The escapade with a fire extinguisher was in the car park of an independent TV facilities house near what was then the headquarters of BBC Cymru Wales (BBC CW) in Llandaff, Cardiff, in 2014, and was condemned as “incredibly dangerous”.
It prompted a series of outraged comments at the time on a sports Facebook (FB) site.
One critic said: “…did he give any thought to what injuries he may have caused?…We all like a good laugh sadly this isn’t it”.
Another declared that Mr Davies was a “fucking prick”, a further detractor stated that he didn’t think “people realise how dangerous CO2 extinguishers are”.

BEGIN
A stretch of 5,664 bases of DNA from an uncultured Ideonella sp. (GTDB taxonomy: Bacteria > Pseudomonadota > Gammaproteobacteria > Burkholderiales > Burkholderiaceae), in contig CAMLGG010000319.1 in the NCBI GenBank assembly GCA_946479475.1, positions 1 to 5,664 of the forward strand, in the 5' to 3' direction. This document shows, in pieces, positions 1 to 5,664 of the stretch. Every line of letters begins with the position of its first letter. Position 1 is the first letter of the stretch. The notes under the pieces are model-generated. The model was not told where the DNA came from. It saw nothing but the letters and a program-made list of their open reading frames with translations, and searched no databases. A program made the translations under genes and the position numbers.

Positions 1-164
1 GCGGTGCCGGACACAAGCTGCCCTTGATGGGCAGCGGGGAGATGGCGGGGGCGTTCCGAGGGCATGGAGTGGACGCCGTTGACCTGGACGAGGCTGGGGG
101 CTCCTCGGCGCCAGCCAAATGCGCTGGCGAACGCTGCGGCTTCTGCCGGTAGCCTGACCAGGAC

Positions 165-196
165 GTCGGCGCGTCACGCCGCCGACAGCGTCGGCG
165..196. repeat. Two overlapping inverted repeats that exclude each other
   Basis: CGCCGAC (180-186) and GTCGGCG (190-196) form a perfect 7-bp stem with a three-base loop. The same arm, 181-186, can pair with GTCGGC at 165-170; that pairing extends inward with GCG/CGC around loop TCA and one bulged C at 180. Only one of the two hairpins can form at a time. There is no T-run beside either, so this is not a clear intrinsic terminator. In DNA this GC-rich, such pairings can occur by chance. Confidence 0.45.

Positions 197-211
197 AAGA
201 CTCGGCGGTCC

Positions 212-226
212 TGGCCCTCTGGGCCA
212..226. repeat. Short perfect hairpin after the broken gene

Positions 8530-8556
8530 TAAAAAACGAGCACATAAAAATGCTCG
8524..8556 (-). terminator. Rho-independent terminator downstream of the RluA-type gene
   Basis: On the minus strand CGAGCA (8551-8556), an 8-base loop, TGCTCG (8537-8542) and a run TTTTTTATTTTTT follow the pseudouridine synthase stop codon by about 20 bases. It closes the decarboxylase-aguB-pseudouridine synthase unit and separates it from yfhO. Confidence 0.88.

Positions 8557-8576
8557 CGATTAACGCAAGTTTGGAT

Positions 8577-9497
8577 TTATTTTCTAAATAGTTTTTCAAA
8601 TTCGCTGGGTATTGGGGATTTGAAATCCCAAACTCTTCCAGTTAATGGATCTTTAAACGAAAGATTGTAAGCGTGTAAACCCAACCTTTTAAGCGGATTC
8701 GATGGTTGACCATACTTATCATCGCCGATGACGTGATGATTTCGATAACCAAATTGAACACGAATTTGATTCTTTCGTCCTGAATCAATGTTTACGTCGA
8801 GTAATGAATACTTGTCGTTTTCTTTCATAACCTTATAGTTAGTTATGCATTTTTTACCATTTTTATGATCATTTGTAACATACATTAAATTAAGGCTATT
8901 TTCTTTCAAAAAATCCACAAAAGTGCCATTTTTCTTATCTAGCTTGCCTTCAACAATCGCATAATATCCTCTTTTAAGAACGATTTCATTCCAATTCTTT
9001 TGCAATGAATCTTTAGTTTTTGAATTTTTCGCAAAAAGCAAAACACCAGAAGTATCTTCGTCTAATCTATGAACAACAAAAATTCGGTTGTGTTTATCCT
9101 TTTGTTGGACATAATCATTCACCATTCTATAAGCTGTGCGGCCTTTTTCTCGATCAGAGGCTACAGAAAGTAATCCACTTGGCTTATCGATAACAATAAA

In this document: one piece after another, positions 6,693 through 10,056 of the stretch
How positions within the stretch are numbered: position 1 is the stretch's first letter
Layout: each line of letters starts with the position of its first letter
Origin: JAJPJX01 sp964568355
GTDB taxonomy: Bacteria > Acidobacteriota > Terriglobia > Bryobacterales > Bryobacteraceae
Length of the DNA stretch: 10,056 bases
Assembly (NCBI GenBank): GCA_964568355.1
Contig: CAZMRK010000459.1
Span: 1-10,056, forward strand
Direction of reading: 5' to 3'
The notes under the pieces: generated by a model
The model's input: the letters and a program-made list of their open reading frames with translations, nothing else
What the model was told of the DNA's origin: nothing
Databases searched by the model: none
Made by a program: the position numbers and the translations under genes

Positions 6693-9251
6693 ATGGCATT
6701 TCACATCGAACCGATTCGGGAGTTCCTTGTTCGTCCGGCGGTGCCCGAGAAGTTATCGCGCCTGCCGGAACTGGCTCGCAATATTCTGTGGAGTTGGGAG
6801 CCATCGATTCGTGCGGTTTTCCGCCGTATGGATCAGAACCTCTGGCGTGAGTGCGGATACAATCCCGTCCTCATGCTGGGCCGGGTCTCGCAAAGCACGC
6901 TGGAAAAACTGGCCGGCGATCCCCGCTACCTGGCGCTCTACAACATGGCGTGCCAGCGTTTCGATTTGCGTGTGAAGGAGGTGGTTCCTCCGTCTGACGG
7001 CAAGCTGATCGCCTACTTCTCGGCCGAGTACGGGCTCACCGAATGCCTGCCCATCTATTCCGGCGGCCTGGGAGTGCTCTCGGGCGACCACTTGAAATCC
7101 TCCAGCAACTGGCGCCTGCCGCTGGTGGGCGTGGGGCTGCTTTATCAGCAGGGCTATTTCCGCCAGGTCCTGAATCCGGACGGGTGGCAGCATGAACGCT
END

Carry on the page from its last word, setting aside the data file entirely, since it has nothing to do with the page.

In the clip now on YouTube, Mr Owens escapes from the car running, but Mr Davies uses the fire extinguisher again, as the person filming it exclaims in Welsh “OH, NO!”, and Mr Owens then shouts “IDIOT!” at him pointing.
Behaviour like this, though, as well as Mr Davies’ comments sit uncomfortably with the new guidelines announced by BBC Director General Tim Davie which tell presenters: “…don’t express a personal opinion on matters of public policy, politics, or ‘controversial subjects’”.
But perhaps saying ‘fuck you’ to a sports fan, and calling people ‘bell ends’ or ‘knobs’ is not seen as ‘controversial’…
Our Editor Phil Parry’s memories of his astonishing 37-year award-winning career in journalism (including news behind the headlines of sport) as he was gripped by the rare neurological disabling condition Hereditary Spastic Paraplegia (HSP), have been released in a major book ‘A GOOD STORY’. Order the book now!